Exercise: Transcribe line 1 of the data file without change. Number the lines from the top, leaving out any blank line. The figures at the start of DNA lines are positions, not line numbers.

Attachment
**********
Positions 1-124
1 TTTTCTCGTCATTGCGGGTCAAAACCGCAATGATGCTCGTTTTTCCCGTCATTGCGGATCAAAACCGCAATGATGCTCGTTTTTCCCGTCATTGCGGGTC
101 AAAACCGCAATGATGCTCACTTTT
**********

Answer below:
Positions 1-124